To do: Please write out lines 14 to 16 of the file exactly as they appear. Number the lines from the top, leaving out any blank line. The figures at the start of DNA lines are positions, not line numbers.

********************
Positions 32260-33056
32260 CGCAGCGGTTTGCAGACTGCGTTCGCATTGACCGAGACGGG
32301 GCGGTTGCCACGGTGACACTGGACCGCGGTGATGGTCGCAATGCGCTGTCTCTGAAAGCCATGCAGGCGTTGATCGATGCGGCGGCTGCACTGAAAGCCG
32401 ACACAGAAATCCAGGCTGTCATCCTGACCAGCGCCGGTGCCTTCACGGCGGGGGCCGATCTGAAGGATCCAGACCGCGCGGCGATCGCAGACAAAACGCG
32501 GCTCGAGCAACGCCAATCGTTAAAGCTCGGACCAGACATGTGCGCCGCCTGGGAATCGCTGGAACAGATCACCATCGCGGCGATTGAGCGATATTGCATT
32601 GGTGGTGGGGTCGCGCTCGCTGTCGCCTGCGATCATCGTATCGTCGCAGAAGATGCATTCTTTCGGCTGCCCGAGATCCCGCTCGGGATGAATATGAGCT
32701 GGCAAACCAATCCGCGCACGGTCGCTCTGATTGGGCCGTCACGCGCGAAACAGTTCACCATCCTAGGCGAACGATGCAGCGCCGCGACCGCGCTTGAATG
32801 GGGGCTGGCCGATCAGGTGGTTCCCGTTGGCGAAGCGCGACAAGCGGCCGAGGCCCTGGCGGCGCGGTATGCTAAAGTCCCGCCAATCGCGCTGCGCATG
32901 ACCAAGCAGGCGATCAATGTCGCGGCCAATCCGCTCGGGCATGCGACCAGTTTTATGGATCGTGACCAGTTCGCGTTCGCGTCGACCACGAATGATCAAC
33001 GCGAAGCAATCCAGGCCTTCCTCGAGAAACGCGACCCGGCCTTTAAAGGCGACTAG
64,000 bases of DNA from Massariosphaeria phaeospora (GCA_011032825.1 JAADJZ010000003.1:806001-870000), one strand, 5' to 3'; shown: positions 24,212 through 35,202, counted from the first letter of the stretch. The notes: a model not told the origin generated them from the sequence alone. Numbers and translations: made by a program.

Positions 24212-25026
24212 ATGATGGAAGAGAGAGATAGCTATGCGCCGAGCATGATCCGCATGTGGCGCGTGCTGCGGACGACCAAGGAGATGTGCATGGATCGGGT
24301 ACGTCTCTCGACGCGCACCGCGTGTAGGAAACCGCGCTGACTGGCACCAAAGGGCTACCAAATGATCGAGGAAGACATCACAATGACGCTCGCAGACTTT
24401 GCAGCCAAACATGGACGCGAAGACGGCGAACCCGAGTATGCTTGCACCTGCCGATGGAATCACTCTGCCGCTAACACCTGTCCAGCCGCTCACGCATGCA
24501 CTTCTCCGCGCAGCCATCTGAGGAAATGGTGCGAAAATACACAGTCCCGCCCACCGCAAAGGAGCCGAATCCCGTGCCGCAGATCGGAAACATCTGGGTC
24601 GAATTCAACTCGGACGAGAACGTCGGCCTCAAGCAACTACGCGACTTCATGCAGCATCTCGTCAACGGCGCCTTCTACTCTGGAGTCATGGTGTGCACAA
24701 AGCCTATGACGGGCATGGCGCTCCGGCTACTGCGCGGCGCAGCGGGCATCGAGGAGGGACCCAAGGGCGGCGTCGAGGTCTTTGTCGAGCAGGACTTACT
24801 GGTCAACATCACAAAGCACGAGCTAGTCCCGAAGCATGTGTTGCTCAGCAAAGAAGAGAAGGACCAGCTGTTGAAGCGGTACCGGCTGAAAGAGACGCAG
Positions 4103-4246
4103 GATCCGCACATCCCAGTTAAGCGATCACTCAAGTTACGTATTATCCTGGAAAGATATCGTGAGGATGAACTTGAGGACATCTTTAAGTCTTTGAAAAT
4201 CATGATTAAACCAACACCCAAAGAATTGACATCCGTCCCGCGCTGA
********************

24301 ACGTCTCTCGACGCGCACCGCGTGTAGGAAACCGCGCTGACTGGCACCAAAGGGCTACCAAATGATCGAGGAAGACATCACAATGACGCTCGCAGACTTT
24401 GCAGCCAAACATGGACGCGAAGACGGCGAACCCGAGTATGCTTGCACCTGCCGATGGAATCACTCTGCCGCTAACACCTGTCCAGCCGCTCACGCATGCA
24501 CTTCTCCGCGCAGCCATCTGAGGAAATGGTGCGAAAATACACAGTCCCGCCCACCGCAAAGGAGCCGAATCCCGTGCCGCAGATCGGAAACATCTGGGTC